Detention. Retention. Suspension. Expulsion. These disciplinary techniques are widely used in schools across America as part of the zero-tolerance policies implemented to reduce violence and behavior problems. The Department of Education reports that public elementary and secondary schools assign 110,000 expulsions and 3 million suspensions each year, with detentions in the tens of millions. But, do these forms of punishment really work to correct the behaviors of challenging kids?
According to a recent study by the American Psychological Association (APA), the answer is no. The zero-tolerance task force report reviewed ten years of data, and concluded that these policies do not improve behavior or academic performance, and actually had several negative effects, such as: higher drop-out rates, less satisfactory school climate ratings, higher rates of future misbehavior and suspension, and more time spent on disciplinary issues.
There is another way for schools and parents to handle kids with challenging behaviors, says Ross Greene, PhD, associate clinical professor in the Department of Psychiatry at Harvard Medical School, and it's called Collaborative Problem Solving.
The premise behind Greene’s method is this: kids with challenging behaviors lack important thinking skills. It’s not that they’re lazy, manipulative, attention-seeking—or any of the myriad labels society gives to troubled kids—it’s that they don’t have the skills not to be challenging. “Kids who are challenging lack crucial cognitive skills. Namely flexibility, adaptability, problem solving, and tolerance,” Greene says. “This flies in the face of the traditional mentality about challenging kids.”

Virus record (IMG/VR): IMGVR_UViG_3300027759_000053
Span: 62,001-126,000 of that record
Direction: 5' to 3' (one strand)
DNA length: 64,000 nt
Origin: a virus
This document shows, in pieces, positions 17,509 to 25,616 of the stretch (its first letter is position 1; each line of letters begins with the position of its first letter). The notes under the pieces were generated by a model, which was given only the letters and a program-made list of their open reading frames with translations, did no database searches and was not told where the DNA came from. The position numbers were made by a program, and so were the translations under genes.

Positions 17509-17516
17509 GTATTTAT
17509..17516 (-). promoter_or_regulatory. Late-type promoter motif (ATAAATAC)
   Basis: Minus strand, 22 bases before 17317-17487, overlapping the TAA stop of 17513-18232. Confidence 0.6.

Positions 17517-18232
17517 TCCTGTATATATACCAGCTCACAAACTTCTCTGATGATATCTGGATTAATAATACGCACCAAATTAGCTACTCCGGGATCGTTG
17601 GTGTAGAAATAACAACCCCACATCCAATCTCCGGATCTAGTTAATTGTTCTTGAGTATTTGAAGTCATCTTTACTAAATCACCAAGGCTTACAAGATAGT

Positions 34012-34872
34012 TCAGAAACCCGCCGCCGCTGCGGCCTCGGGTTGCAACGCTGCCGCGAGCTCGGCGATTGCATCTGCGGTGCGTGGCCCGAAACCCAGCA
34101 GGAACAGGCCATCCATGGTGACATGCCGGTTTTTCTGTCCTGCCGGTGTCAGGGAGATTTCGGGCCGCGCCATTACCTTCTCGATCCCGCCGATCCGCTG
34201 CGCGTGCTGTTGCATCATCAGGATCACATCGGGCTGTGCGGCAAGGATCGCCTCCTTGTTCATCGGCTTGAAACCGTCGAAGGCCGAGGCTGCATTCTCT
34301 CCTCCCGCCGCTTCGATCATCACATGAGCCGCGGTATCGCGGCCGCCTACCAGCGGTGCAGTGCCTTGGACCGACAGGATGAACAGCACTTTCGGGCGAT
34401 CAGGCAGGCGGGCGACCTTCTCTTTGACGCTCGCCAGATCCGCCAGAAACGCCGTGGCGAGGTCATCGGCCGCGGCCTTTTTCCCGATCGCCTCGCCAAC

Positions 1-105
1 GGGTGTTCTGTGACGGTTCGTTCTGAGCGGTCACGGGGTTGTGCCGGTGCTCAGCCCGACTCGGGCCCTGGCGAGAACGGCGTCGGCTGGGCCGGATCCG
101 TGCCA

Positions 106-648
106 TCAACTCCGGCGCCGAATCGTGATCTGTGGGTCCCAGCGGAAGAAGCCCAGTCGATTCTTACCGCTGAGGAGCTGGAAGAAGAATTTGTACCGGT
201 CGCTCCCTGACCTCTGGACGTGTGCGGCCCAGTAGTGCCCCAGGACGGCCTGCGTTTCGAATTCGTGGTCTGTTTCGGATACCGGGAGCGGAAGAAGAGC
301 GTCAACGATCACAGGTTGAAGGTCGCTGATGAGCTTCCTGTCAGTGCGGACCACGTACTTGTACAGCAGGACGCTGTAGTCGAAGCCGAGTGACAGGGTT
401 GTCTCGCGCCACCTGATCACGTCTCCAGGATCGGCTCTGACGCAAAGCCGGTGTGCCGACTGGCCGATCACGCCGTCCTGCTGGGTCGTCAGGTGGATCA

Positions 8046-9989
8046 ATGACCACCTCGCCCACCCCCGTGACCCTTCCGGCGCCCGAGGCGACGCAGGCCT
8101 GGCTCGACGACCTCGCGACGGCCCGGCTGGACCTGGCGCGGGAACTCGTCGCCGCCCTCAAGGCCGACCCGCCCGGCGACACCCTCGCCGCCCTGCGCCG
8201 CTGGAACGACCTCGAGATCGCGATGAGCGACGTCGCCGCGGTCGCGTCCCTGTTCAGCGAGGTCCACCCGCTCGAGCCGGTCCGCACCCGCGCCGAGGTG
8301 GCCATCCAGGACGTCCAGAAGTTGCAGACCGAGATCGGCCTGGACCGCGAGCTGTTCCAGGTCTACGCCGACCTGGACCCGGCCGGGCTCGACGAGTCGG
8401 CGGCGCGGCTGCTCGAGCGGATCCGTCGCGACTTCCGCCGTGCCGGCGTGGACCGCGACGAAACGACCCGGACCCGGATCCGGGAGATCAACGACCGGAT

When behavioral challenges are seen as developmental delays, then the whole system of reward and punishment is thrown into question, Greene says, and just as we don’t punish children with gross motor delays for not being able to play kickball, so we shouldn’t punish children with developmental delays when they aren’t able to adapt to the demands being placed on them. “I don't think a whole lot of people understand what happens to kids when we don't understand their difficulties very well and we apply strategies that don't fit them very well,” he says.
Instead, Greene says the focus should be on what skills the child is lacking and what situations precipitate his episodes—what Greene calls Plan B. “It’s about understanding and assessing each kid and identifying the unsolved problems,” he says.
Wondering how Plan B works in the classroom? Here are the ingredients to making the Collaborative Problem Solving model work:
Ingredient 1: Information gathering and understanding.
Take time to ask the child about the unsolved problem that is standing in his way.
Ingredient 2: Adults get their perspective on the table.
Those concerns usually has to do with safety, lost learning, or how the behavior is affecting others. This is called the empathy step.
Ingredient 3: Brainstorming solutions.
These address the concerns of both parties.
How does this play out in practice? Let’s say a student always seems to have trouble getting started on his social studies assignment: